Format

Send to

Choose Destination
See comment in PubMed Commons below
J Am Coll Nutr. 1997 Jun;16(3):268-72.

A preliminary report: effects of zinc and micronutrient repletion on growth and neuropsychological function of urban Chinese children.

Author information

1
US Department of Agriculture Agricultural Research Service, Grand Forks Human Nutrition Research Center, North Dakota, USA.

Abstract

OBJECTIVE:

Zinc is essential for growth and cognition of experimental animals. Past research found zinc repletion improved growth of stunted Chinese children. Therefore we measured effects of zinc repletion on growth and neuropsychological functions of children.

DESIGN:

Double-blind randomized controlled treatment trial.

SETTING:

Elementary schools in low income districts of Chongqing, Qingdao and Shanghai.

SUBJECTS:

Three hundred-seventy-two 6 to 9 year old first graders.

INTERVENTIONS:

Treatments were 20 mg zinc, 20 mg zinc with micronutrients, or micronutrients alone. The micronutrient mixture was based on guidelines of the US NAS/NRC. Treatments were assigned to classrooms of 40 or more children each, and administered by teachers 6 days per week for 10 weeks.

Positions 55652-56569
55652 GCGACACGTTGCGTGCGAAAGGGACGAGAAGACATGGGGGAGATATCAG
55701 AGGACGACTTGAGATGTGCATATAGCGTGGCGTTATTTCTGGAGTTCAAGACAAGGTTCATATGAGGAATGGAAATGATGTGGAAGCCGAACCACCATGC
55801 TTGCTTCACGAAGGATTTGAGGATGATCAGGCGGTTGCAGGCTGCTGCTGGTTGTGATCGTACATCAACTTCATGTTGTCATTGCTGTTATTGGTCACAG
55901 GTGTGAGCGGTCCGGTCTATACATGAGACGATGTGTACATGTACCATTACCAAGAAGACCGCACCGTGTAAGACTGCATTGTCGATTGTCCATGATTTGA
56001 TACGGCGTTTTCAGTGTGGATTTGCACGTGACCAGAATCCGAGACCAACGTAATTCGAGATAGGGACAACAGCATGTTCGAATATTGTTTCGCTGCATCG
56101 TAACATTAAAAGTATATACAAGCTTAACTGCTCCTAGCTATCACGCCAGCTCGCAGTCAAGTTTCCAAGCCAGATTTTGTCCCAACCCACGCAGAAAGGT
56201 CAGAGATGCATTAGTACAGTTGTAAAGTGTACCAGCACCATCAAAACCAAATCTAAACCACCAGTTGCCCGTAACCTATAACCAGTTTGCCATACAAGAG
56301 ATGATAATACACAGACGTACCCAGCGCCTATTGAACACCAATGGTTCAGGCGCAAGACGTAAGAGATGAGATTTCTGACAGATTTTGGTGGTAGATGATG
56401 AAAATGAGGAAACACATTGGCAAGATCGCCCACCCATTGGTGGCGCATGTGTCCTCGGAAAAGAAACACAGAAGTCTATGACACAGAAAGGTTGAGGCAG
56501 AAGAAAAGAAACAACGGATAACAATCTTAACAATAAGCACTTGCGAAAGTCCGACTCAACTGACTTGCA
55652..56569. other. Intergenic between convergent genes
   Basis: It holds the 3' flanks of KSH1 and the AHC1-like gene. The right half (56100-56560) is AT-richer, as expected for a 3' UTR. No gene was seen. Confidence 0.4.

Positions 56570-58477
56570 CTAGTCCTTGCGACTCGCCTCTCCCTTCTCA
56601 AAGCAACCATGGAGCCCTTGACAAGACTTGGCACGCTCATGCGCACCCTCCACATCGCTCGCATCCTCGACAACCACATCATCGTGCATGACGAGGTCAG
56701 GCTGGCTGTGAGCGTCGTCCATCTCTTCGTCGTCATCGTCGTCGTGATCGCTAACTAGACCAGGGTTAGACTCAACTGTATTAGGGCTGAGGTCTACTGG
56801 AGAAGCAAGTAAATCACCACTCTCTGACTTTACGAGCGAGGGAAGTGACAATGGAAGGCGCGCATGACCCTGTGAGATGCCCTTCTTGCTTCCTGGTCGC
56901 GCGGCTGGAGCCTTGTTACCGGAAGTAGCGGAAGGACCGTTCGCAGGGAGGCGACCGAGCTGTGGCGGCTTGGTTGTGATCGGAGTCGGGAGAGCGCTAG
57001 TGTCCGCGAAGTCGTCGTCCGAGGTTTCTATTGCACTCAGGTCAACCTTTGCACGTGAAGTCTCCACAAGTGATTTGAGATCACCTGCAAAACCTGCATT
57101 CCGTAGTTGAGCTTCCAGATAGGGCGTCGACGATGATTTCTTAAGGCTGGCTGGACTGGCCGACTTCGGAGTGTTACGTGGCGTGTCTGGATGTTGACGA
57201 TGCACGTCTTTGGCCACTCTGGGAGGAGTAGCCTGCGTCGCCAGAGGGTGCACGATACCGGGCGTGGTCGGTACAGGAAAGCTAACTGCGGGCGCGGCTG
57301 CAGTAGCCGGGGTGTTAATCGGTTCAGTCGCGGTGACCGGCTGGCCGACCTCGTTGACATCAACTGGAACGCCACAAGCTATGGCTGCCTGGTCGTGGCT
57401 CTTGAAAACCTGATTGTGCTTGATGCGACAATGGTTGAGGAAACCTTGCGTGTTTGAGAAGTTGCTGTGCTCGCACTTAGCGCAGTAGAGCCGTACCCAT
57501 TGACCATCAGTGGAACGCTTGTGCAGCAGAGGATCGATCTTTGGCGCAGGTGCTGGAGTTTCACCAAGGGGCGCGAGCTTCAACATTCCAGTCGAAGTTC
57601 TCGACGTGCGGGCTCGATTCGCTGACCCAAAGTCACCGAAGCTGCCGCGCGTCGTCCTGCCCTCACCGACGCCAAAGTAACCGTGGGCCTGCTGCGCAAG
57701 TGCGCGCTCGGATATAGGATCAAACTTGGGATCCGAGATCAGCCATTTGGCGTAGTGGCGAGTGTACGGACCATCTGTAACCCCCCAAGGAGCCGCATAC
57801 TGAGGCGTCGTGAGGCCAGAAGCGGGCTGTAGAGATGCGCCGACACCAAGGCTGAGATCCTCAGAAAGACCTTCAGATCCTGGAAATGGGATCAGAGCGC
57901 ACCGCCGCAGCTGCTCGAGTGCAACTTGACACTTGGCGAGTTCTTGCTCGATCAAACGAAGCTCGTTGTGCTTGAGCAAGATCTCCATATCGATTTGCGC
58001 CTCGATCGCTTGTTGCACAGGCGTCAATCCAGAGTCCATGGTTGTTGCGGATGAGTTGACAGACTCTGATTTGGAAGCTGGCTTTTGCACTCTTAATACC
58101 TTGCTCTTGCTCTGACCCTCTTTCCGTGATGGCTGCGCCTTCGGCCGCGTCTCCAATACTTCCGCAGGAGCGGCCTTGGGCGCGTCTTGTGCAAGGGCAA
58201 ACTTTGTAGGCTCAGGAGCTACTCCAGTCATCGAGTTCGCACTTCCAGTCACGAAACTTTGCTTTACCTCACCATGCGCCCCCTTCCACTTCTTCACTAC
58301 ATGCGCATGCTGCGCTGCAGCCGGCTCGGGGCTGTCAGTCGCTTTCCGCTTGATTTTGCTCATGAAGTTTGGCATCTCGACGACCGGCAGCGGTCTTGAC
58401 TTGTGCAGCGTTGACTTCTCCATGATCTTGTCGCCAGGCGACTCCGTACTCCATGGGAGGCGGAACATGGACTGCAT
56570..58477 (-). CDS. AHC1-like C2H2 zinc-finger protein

MEASURES OF OUTCOME:

Changes in knee height and neuropsychological functions.

RESULTS:

Zinc alone had the least effect on growth while zinc with micronutrients had the largest effect; micronutrients alone had an intermediate effect. Zinc-containing treatments improved neuropsychological functions, but micronutrients alone had little effect.

CONCLUSIONS:

The findings confirm the essentiality of zinc for growth of children, and show, for the first time, the essentiality of zinc for neuropsychological functions of children. In addition, the need for repletion of other potentially limiting nutrients in studies examining the effects of specific nutrients on growth and neuropsychological functions was confirmed.

PMID:
9176834
[Indexed for MEDLINE]
PubMed Commons home

PubMed Commons

0 comments
How to join PubMed Commons

    Supplemental Content

    Loading ...
    Support Center